So, here we are. The Big Day. #GE2010. Those of you outside these green and pleasant lands might not know there’s an election on and today is the day that Brits go to the polls, stick their cross in a box (could that sound any more dirty? Or is it just me) and pick a new government.
The thing is that this year, more than any other year for a long time, the prospect of a hung (or if you’re from the SNP or Plaid, a ‘balanced’) parliament looms over this election like a giant black rain cloud. Now, I accept that in some other countries, notably Germany, a hung parliament/coalition government works. But there are as many countries where it doesn’t. Italy and Israel anyone? It almost seems like they have to elect a government every other year because the current coalition has collapsed. And British history shows that the country has made its biggest strides when it has had a strong government with a healthy majority.
I suppose, given that I know many of the readers of this blog are from outside of the UK, I better just explain how the election of a government here works. Firstly, we elect members to the House of Commons only, not the House of Lords (the upper chamber). Secondly, we don’t actually elect a Prime Minister, we elect a Member to represent the local constituency using a ‘first past the post’ system. This of course, is what calls for the likes of the Liberal Democrats, Greens et al to claim the system is so unfair. First Past the Post tends to elect a Member from one of the two main parties, Labour and Conservative, with a smattering of LibDems that in no way reflects the national share of the vote.
The system is also biased towards the Labour Party. They need a lower overall national share of the vote to win a majority than the other parties because their core vote tends to be concentrated in large inner-cities where there is also a greater concentration of seats available. There are 650 seats in the House of Commons and each seat is supposed to represent roughly the same number of people living in each constituency, so because population density is greater in inner-cities, that’s why there are more seats in inner-cities too.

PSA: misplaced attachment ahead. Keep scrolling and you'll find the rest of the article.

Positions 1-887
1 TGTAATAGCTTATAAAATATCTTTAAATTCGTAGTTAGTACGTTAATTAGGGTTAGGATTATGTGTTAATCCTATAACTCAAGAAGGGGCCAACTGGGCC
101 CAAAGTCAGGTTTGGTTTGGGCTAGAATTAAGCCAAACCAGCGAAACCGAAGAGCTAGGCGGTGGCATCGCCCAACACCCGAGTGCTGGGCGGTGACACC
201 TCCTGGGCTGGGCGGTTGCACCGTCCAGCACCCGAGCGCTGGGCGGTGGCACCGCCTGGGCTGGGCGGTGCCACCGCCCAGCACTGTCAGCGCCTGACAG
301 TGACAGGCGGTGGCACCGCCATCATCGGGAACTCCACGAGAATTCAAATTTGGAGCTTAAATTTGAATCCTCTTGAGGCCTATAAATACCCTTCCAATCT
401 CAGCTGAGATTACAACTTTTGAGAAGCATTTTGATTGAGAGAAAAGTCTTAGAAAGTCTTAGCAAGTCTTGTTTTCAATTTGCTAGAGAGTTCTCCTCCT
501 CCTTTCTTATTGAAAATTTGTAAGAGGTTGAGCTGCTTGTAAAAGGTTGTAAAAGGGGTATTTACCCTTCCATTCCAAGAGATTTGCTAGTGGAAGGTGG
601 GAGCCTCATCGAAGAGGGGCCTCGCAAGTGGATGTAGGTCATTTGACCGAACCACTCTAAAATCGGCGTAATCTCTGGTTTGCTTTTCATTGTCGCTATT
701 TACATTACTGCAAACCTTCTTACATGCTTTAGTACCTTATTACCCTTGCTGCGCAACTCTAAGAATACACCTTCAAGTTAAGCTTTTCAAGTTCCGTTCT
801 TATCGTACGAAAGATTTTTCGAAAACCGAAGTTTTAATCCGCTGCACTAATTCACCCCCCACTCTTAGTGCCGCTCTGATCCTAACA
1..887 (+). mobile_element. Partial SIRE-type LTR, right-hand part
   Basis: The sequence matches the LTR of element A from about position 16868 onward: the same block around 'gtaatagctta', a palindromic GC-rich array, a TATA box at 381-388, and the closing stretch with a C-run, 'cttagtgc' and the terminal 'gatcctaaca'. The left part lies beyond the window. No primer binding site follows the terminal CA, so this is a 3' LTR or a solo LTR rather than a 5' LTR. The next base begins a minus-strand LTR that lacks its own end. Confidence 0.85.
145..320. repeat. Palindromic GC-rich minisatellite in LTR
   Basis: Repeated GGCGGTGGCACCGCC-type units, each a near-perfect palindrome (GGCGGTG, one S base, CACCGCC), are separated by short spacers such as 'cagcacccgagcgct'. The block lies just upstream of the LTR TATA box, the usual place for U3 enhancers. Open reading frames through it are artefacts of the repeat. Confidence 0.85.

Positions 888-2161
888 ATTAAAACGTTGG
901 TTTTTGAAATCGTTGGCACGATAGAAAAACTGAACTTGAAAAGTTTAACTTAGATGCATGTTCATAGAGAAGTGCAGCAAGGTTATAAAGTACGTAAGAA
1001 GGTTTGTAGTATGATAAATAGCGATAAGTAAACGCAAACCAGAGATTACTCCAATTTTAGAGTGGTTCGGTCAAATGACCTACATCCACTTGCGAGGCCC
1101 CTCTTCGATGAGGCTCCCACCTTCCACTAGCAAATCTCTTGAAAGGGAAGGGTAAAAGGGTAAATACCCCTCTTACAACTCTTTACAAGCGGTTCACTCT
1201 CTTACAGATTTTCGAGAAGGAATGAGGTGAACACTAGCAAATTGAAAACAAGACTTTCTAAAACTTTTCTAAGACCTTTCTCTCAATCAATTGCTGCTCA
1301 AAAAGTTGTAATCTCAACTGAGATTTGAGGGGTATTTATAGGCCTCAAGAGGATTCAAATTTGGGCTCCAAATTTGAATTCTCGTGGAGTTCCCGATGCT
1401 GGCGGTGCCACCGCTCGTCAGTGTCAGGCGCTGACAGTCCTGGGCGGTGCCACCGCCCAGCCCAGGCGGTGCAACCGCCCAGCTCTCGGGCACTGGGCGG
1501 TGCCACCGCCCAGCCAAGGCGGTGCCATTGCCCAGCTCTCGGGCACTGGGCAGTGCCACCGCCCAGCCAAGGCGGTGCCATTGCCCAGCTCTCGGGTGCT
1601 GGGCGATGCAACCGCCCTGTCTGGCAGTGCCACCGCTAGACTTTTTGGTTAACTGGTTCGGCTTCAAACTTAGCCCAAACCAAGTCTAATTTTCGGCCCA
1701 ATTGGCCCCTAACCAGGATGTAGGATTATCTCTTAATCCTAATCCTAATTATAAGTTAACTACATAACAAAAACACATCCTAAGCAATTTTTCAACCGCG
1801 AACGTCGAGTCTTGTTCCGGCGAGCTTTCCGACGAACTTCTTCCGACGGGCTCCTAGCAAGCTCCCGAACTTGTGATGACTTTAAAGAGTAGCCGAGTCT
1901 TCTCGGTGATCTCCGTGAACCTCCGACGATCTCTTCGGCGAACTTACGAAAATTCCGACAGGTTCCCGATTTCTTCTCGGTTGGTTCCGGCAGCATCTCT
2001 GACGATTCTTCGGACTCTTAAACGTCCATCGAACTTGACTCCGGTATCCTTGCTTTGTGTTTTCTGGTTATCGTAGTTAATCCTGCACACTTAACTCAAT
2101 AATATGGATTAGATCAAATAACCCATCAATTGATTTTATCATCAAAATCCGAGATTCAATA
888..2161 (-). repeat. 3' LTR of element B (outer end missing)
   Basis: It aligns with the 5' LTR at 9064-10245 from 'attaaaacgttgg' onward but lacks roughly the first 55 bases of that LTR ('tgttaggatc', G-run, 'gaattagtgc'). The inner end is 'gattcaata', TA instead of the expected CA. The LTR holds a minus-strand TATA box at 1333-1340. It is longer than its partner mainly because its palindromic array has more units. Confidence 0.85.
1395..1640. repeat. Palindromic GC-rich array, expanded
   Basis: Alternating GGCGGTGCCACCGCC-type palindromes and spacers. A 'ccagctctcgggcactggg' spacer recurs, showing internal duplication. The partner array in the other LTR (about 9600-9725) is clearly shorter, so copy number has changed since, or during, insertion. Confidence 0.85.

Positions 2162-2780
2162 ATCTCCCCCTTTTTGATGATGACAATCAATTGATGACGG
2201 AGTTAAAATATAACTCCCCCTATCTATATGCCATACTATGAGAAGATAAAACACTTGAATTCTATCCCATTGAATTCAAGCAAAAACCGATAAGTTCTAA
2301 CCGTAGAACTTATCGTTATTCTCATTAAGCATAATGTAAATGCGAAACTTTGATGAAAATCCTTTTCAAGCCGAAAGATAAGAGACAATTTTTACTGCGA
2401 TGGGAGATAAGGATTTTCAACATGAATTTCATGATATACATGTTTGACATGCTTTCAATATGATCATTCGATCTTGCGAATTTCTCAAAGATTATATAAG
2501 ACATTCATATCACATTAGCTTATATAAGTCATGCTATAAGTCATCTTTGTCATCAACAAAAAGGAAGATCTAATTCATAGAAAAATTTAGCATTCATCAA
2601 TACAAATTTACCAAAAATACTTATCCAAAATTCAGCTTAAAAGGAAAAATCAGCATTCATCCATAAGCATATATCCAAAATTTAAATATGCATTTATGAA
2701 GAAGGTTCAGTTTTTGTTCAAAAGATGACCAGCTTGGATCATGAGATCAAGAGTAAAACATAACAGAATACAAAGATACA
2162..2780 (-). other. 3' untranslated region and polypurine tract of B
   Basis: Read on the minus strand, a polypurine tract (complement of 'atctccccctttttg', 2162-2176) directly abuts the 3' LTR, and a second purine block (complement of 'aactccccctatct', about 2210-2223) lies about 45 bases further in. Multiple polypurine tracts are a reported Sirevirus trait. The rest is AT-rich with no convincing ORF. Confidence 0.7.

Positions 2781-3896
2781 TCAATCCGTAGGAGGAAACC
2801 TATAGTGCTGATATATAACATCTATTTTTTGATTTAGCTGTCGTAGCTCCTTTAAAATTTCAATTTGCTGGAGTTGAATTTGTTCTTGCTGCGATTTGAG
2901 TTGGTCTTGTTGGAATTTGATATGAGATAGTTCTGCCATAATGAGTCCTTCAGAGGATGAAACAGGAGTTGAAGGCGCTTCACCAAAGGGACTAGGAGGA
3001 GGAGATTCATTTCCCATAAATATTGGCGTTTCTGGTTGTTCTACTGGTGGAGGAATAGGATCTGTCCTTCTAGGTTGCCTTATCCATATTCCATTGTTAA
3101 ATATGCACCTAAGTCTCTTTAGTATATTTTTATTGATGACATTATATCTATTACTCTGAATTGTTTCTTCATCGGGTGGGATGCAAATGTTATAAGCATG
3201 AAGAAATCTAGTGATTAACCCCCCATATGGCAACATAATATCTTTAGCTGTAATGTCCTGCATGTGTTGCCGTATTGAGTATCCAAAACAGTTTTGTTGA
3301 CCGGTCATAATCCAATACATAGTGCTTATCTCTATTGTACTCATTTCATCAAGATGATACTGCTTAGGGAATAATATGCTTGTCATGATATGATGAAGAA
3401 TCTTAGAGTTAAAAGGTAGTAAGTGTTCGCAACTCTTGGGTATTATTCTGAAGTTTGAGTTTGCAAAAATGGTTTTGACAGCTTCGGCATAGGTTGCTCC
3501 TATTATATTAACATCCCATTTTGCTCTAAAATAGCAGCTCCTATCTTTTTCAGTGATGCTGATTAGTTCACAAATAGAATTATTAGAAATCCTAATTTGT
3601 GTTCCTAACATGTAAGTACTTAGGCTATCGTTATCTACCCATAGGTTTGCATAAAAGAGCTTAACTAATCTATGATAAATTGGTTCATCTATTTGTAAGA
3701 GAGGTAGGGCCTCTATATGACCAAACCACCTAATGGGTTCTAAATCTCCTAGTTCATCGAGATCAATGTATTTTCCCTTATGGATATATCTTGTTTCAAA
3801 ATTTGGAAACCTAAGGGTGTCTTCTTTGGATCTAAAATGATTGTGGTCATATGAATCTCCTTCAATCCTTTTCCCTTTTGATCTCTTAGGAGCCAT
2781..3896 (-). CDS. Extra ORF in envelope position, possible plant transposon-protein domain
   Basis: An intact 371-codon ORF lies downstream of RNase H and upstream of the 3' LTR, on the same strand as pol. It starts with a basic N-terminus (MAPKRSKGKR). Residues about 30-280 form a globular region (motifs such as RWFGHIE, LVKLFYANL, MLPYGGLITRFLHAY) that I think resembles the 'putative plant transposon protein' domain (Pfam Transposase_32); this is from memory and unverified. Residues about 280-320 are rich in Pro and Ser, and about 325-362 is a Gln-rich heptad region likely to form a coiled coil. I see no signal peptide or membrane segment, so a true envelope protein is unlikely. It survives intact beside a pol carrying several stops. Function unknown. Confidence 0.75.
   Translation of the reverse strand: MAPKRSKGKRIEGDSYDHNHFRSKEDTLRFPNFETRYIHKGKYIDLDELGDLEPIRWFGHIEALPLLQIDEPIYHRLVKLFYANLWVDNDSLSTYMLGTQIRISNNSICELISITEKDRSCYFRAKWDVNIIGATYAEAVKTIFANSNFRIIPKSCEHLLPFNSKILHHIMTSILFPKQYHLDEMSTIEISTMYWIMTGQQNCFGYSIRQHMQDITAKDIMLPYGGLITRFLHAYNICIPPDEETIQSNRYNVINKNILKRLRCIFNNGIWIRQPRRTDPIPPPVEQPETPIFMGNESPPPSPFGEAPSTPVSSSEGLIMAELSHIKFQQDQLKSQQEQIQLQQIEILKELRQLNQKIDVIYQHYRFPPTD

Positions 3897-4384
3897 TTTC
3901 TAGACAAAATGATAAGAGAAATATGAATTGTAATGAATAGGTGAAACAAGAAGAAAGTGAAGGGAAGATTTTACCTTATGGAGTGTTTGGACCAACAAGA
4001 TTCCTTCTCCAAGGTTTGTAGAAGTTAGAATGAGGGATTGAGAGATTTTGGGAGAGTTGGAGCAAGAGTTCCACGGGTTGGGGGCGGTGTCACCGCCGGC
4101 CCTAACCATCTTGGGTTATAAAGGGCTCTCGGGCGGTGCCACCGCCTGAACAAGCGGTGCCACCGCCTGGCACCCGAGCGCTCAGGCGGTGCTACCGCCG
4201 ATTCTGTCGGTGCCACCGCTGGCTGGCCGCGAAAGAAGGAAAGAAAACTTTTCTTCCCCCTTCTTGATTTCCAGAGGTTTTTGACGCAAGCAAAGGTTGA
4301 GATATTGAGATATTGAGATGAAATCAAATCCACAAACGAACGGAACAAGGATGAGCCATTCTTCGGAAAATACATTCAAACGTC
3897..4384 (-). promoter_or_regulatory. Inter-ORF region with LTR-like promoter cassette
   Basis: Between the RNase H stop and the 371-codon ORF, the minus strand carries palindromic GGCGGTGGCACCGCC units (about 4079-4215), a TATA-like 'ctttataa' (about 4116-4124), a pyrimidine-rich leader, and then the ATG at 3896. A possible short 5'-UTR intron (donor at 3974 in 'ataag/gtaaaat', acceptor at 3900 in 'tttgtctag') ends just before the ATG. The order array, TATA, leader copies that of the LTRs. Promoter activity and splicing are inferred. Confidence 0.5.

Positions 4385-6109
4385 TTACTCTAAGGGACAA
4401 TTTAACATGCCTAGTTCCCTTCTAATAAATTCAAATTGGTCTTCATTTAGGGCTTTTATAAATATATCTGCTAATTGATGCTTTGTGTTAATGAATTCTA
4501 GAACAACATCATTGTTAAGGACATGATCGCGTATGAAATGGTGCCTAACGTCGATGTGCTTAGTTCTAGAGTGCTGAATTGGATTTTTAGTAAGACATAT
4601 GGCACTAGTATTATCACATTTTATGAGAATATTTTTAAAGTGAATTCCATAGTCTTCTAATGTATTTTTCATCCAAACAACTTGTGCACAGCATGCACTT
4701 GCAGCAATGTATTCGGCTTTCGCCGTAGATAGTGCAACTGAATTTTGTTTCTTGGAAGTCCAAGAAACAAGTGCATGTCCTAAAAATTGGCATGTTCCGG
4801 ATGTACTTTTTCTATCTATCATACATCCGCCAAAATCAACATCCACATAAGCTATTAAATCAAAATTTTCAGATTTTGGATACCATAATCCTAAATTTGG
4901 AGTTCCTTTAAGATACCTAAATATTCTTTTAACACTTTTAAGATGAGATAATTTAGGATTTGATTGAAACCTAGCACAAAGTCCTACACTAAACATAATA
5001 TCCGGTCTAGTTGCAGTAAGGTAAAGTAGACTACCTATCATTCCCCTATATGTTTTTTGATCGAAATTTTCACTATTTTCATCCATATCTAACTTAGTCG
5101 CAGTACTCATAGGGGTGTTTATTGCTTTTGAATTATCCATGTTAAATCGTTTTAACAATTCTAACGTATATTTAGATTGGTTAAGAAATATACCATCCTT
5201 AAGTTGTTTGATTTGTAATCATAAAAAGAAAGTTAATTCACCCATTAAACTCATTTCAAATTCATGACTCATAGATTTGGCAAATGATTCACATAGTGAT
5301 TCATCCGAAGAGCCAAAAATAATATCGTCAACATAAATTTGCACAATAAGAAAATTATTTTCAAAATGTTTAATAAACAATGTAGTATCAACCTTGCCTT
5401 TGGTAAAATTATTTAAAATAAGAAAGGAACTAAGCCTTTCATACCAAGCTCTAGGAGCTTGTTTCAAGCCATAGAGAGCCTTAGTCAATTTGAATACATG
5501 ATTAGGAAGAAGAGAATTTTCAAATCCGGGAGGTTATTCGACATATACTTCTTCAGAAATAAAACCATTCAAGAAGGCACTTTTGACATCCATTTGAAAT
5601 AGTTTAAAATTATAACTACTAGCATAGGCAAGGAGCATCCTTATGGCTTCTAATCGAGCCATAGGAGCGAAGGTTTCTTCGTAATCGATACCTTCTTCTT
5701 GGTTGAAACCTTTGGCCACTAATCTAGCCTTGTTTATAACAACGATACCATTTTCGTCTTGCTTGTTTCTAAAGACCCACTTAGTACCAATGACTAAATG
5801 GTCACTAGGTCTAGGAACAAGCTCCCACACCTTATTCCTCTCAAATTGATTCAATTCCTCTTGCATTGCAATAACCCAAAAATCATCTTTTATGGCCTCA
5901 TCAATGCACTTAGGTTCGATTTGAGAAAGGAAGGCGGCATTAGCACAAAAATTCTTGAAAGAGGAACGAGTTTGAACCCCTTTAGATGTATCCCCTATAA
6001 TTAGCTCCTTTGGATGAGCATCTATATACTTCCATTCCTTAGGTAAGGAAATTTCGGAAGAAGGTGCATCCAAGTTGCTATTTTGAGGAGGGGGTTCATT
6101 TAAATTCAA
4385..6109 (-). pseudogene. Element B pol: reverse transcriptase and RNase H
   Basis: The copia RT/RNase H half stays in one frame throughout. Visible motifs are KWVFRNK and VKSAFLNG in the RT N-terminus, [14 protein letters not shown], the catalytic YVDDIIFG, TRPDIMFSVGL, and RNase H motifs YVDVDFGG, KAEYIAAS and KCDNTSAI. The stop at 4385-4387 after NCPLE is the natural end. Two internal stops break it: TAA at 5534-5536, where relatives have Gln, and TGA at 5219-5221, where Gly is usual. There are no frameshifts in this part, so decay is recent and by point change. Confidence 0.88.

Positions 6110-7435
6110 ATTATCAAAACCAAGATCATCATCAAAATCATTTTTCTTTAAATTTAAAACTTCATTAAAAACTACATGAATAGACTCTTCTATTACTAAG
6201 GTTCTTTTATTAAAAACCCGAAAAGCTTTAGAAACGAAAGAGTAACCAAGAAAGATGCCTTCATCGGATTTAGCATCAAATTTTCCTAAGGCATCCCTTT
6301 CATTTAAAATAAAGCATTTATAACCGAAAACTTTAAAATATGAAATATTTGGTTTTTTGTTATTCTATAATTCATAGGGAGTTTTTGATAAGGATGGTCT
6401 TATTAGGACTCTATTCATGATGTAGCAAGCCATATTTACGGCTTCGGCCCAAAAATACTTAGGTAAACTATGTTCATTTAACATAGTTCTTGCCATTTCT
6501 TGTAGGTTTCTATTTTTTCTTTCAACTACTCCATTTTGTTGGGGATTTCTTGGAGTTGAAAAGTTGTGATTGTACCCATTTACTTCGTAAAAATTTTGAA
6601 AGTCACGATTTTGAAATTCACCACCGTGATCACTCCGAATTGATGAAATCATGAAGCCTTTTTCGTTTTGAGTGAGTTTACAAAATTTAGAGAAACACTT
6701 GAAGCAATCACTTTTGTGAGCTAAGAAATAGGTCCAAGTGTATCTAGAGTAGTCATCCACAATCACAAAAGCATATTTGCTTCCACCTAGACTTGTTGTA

Is this system unfair like the LibDems and others claim? Yes. Without question. According to the BBC ‘seat' calculator’ if the current opinion poll numbers (don’t get me started about opinion polls) are accurate (they won’t be, they have a 3% margin of error either way so a 6% lead for one party could in fact be a 12% lead and still be within the MoE. Crazy) then Labour could end up with 42% of the seats for only 29% of the national vote, Tory’s would have the same 42% with 35% of the vote and the poor old LibDems would suffer only 12% of the seats for 26% of the vote – half of what they ‘deserve’.
Of course, all this is based on what’s happened in previous elections and I really do think we’re in for a shock of 1992 proportions or bigger when the results come out overnight. (For those that don’t know, the exit polls in 92 announced after the election closed predicted a Labour win for Neil Kinnock but were very, very wrong, with John Major’s Tories clinging to power)
But here’s the thing, the system as it is works. Look back at the last time we had a hung parliament in the UK. The election of February 1974 resulted in a Lib/Lab government under Harold Wilson that lasted until just October of that very same year.
Now compare that with the governments since that have commanded large majorities in the House of Commons – notably those of Margaret Thatcher and Tony Blair, both of which had massive influence and changed the country radically.
Thatcher is without question the most divisive leader of the UK ever – with the possible exception of Oliver Cromwell who was, after all, responsible for the Civil War. But love her or loath her (and there is no in between, on one who lived under Thatcher can be described as being ambivalent towards her) there is no doubt that the Britain she left behind when forced from office by her own party was a totally different one from the one she inherited.
And while Tony was perhaps not quite as radical as Thatcher, he still oversaw massive changes in the way the country is run and the outlook of its people.
So I’m hoping that tonight we don’t end up with a ‘balanced’ parliament. I’m hoping there will be a clear and decisive victor. But I’m also hoping the result will shake things up a bit. I’m hoping that the electorate stick two fingers up to the media and pollsters who seem to have spent this past month telling us what a great political story it would be if there was a hung parliament. Yes, the media don’t really care who wins as long as they do, and they win by being able to stretch the story out for as long as possible.
I think tonight will be interesting. It may even be as dramatic as 1997. Who knows? It will, as they say, all become clear in the morning.